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Current Glaciology Research

Much of the research currently being conducted in glaciology is focused on reducing the impact that ice has on modern society. Ice causes damage to pipes in homes, damages crops, restricts ability to travel, breaks power lines and other property, interferes with the function of airplanes and ships, along with other human considerations, such as contributing to accidental injuries. Engineers study ice to better prepare to build structures that interact with it, such as airplanes, ships and even oil platforms on the ocean. Climatologists and environmental scientists are working to understand the effects of global warming on the polar ice caps. Meteorologists study the formation of ice in the atmosphere. Other scientists are looking for improved methods by which ice can be controlled on roads. Biologists work to develop methods of protecting crops from frost damage. Physicists and engineers try to improve understanding of the properties of ice in order to improve the performance of sports equipment such as snow skis and ice skates. Geologists are studying the formation of ice volcanoes along the shores of the Great Lakes. Also, space scientists are looking for additional ice in our solar system and beyond, and planning new techniques and equipment that will allow man to someday utilize that ice in the exploration of other worlds.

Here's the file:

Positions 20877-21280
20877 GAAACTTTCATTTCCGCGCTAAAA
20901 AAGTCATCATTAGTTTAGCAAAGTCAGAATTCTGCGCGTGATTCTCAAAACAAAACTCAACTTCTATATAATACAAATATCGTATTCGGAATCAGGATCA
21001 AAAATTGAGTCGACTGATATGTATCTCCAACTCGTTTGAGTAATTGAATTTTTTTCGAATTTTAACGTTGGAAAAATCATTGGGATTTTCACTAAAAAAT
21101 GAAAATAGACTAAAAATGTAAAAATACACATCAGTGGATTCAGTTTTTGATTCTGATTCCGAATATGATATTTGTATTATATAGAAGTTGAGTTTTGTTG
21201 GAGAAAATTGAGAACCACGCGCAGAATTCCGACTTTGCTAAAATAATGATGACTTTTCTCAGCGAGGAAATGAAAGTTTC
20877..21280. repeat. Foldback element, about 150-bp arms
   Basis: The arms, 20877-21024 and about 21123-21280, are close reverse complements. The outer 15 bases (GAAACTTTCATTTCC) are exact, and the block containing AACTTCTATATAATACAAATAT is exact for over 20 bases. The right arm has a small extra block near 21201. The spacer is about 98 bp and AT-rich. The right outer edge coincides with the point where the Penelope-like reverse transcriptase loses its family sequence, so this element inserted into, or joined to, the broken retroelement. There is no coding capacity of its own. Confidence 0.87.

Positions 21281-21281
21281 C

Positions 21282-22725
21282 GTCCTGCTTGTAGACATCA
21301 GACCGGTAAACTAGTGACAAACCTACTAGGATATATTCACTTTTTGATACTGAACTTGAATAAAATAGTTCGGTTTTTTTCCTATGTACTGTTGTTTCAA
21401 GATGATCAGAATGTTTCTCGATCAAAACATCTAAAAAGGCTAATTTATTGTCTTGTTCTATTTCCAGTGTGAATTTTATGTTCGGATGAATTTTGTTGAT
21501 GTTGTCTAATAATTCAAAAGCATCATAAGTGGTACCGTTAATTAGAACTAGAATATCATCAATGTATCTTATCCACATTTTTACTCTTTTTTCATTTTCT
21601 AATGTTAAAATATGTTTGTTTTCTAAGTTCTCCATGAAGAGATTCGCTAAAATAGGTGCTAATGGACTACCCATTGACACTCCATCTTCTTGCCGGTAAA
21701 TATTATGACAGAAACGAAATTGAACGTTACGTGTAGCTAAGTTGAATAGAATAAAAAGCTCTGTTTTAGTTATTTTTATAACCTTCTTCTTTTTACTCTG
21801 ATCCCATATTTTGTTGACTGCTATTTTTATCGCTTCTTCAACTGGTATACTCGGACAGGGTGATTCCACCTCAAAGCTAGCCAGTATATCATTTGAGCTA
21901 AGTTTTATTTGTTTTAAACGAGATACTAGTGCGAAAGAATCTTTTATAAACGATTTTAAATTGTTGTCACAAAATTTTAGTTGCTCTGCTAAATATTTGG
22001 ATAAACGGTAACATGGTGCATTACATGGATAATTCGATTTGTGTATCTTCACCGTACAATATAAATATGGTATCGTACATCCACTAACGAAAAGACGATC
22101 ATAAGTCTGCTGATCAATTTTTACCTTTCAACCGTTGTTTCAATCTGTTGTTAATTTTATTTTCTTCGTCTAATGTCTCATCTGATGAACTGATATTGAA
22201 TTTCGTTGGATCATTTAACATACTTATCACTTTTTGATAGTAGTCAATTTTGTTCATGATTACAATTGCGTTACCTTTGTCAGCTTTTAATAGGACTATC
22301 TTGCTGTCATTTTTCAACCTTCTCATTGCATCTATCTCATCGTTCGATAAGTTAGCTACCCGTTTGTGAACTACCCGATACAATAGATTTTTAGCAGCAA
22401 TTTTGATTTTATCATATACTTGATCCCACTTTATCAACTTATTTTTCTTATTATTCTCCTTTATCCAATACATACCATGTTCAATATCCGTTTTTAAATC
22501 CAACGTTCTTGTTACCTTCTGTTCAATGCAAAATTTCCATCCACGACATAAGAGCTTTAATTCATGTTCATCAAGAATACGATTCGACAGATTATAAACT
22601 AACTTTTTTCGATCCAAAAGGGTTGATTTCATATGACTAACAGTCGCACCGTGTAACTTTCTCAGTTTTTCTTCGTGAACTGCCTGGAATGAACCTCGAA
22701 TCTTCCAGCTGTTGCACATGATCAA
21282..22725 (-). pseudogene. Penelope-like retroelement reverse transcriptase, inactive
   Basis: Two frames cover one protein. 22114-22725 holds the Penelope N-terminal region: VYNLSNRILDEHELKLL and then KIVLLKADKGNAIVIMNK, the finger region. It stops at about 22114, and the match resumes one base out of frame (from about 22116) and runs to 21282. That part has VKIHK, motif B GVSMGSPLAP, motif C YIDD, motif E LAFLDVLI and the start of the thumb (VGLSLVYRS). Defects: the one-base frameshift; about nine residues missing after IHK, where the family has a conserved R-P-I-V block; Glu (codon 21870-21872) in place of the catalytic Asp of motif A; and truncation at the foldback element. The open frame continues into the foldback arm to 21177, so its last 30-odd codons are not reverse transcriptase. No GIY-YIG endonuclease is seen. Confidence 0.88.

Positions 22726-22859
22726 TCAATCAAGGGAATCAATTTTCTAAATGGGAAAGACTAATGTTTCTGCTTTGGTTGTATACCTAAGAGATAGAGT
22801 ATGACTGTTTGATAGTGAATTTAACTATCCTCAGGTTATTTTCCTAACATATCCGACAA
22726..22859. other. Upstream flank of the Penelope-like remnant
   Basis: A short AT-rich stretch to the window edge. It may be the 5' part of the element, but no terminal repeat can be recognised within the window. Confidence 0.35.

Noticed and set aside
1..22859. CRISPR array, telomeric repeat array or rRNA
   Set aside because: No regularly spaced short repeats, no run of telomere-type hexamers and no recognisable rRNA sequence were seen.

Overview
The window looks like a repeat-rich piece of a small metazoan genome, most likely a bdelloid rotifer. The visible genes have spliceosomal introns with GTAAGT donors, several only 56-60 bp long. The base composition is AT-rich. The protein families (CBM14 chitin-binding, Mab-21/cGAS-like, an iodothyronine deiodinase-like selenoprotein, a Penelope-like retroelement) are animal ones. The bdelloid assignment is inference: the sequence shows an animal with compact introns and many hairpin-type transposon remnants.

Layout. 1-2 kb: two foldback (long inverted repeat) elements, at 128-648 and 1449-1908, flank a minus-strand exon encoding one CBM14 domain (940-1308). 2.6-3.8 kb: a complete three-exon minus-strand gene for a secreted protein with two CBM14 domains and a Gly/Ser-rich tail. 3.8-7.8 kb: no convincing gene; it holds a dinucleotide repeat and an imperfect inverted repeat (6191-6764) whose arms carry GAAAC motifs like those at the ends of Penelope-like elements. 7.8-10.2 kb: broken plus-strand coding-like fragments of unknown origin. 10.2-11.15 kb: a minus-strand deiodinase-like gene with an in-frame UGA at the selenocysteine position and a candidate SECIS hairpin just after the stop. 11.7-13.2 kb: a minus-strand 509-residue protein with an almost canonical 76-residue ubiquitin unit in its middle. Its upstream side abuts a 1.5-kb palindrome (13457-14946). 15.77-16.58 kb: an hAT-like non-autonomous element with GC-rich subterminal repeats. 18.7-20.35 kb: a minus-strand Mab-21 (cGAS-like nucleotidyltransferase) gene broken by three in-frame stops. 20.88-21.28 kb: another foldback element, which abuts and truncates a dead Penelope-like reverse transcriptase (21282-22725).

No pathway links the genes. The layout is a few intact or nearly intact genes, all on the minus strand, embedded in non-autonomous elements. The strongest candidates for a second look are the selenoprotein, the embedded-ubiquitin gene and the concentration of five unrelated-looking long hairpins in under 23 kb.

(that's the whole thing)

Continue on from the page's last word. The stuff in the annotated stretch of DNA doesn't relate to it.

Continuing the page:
See also Ice ages; Icebergs.



Lock, G. S. H. The Growth and Decay of Ice. New York: Cambridge University Press, 1990.

Petrenko, Victor F., and Robert W. Whitworth. Physics of Ice. New York: Oxford University Press, 1999.

Pounder, Elton R. The Physics of Ice. New York: Pergamon Press, 1965.


Dolan, Michael, and Paul Kimberly. "Ice Volcanoes of Lake Superior's South Shore." [cited January 10, 2003]. <http://www.geo.mtu.edu/volcanoes/ice/>

NASA. "Found It! Ice on Mars." May 28, 2002 [cited January 10, 2003]. <http://science.nasa.gov/headlines/y2002/28 may_marsice.htm>.

NASA National Space Science Data Center. "Ice on the Moon." December 3, 2002 [cited January 10, 2003]. <http://nssdc.gsfc.nasa.gov/planetary/ice/ice_moon.html>.

David B. Goings


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—The fraction of sunlight that a surface reflects. An albedo of zero indicates complete absorption, while an albedo of unity indicates total reflection.


—Said of substances that take multiple forms, such as graphite and diamond, usually in the same phase.

Freezing point

—The temperature at which a liquid solidifies, 32°F (0°C) for water.


—The study of all aspects of ice and its associated processes.

Hexagonal crystal system

—One of six crystal systems. Characterized by one axis that is of unequal length to three identical perpendicular axes, commonly displaying three- or six-fold symmetry.

Melting point

—The temperature at which a solid becomes liquid, 32∞F (0∞C) for ice.


—Permanently frozen soil or subsoil.


—The formation of new crystals, while in the solid state.


—A two-fold process involving the melting of ice under pressure and the refreezing of the melt water upon the release of that pressure.

Additional topics

Science EncyclopediaScience & Philosophy: Hydrazones to IncompatibilityIce - Structure Of Ice, Physical Properties Of Ice, Natural Ice Occurrence, Current Glaciology Research